FedEx reported net income in its fiscal third quarter up 10.8% to $562 million, as revenue rose 18.5% to $15.00 billion. Reported operating income was also up strongly (18.6%) to $1.03 billion.
Great results, right?
Well, yes, and no. Because, as has become almost usual with financial reports in our industry, the picture changes dramatically if one takes into account the impacts of various one-time charges or benefits in the current and comparison quarters.
In this case, after adjusting for the costs of the acquisition of TNT last year, as well as for a sharp jump in the price of fuel and the impact of one fewer working days in this year’s quarter, FedEx’s third-quarter net income was down 7.7%, rather than up 10.8%; and operating income fell 3.5% rather than being up 18.6%.
So, that’s bad, right?
Well, again, yes and no. Perhaps the best way to sum it up is in the words of FedEx CFO Alan Graf, speaking to financial analysts during a conference call: “If I were you guys, I would forget Q3.”
Mr Graf, and other FedEx executives, made it clear that while there were financial bumps in the road in the quarter, operational results were strong, and that their optimism for the long term was unchanged.
Regarding the operational results, as can be seen in the charts, average daily package volumes and per-package yields were up in both the Express and Ground segments, although operating income declined (primarily due to a sharp rise in fuel price and one fewer operating day).
Turning back to the TNT integration, during the post-results conference call, Mr Graf summed it up this way: “In the nine months following close, we learned a great deal more about the TNT business. The business we acquired was severely under-invested, particularly in IT and in operations which is driving additional investments. Furthermore, prior to the acquisition, TNT announced a restructuring program with numerous initiatives to improve the business.” As a result, he said FedEx had upped its forecast for integration-and restructuring-related spending in the current fiscal year from $50 million to $300 million. However, while this hit the 3Q results particularly hard, Mr Graf said FedEx expected total integration costs over the remainder of the planned four-year period to be lower.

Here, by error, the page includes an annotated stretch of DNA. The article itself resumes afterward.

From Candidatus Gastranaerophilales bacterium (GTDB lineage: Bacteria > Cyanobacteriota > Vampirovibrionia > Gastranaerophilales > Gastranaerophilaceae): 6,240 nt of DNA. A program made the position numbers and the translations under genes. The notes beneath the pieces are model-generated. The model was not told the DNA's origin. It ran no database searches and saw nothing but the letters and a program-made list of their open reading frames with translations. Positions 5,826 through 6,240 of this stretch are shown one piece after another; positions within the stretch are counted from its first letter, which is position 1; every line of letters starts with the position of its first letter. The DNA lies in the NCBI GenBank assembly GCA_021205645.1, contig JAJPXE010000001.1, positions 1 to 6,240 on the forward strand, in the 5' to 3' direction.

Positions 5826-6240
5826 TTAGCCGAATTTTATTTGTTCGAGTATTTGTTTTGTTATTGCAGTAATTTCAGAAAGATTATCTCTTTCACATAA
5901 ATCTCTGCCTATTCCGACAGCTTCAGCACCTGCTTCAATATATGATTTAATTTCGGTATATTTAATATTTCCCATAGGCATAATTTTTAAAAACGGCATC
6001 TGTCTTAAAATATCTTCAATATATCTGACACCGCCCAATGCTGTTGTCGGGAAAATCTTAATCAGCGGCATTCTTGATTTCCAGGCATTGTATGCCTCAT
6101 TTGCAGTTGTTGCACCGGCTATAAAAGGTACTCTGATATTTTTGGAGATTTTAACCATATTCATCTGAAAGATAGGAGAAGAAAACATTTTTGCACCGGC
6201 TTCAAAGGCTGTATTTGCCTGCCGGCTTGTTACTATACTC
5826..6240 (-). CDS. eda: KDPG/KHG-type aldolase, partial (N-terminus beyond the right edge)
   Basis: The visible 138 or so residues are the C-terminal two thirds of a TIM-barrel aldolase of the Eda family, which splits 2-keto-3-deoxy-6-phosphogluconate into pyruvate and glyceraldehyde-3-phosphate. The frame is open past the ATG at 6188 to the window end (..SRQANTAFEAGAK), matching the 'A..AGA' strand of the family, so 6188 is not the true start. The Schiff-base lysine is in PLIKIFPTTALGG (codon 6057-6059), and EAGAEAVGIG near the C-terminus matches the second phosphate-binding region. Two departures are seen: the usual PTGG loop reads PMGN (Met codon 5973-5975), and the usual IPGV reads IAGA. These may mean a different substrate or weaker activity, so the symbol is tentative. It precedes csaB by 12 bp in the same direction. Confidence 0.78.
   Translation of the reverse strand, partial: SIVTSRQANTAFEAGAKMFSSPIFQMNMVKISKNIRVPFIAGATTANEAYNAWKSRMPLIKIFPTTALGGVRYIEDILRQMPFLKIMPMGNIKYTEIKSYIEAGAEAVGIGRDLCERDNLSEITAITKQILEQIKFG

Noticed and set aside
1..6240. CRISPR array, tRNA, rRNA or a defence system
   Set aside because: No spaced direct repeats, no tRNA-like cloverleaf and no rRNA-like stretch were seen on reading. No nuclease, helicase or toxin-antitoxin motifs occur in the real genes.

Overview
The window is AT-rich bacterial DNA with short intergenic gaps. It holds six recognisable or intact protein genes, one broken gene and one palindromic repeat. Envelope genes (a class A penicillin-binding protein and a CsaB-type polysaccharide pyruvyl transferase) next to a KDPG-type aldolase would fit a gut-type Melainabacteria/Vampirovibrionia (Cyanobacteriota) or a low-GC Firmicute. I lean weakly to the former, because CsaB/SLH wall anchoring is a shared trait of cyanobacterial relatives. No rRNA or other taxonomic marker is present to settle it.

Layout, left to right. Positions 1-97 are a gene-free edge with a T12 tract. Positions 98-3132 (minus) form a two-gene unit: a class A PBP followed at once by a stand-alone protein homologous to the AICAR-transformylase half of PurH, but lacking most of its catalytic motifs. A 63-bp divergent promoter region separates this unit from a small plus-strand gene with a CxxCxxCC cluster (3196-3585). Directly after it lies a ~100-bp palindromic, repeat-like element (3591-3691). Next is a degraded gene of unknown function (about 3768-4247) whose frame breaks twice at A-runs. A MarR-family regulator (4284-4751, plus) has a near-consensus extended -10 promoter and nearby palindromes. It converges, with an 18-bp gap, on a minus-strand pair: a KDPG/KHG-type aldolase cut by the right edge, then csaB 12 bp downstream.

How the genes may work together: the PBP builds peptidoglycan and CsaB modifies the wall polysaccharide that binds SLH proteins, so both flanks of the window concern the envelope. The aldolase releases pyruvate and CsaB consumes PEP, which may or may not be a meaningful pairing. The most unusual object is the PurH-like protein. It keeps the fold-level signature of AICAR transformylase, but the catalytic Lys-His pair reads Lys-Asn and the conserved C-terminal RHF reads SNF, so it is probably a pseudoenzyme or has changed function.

And, he added, FedEx expected operating income in the Express segment to increase between $1.2 billion and $1.5 billion in fiscal year 2020 (the fourth year of the integration) over final fiscal year 2017 adjusted results.
The full transcript of call is available on Seeking Alpha, and is worth reading, but here are a couple of other highlights:
FedEx’s view of e-commerce: “The vast majority of the volume that we carry at FedEx Corporation is business to business, and while e-commerce is the fastest-growing piece, it’s the smallest piece. And secondarily, as we discussed many times and we can discuss that at infinitum, we can’t afford the same capital intensity for peak e-commerce volume, which is why we have been backing away from some customers and raising our prices significantly.”
The fate of TNT’s Liege air hub: “It’s critical to our success [in Europe}. It goes alongside of our Cologne hub and our CDG hub, and we will operate all three hubs there. It’s very effective for us to have all three hub operations in Europe.”
On Amazon as a potential disruptor of the express business: According to Fred Smith, “85 percent plus of our business has nothing to do with e-commerce. Amazon is a wonderful company and they certainly have revolutionized the e-commerce world. We’re not sure what Amazon is going to do, one way or another, but the FedEx system that consists of thousands of facilities and the ability to pick up transport and deliver in one to two business days between any two addresses in the United States has been decades in the making, and we think that we do not have a great risk of being disrupted. We obviously are putting a lot of effort into making sure that there is no opportunity for somebody to disrupt us on a substantial scale.”
“I think people focus on e-commerce because everybody looks at this from their mobile phone forward, while the real story is everything behind the mobile phone. And that’s what FedEx has in enormous quantities: airplanes, trucks, facility, team members.”
While FedEx may view e-commerce as a mere fraction of its business, on a global scale there is no doubt that e-commerce shipments are thirsty for air freight capacity to meet demand for express delivery. Those interested in learning more about this subject should join us at Cargo Facts Asia in Shanghai, 25 – 26 April, where senior executives from ATSG, DHL Express, and YTO Express will participate in a session titled “The Impact of e-Commerce on Air Freight & Express.” For more information, or to register, go to CargoFactsAsia.com.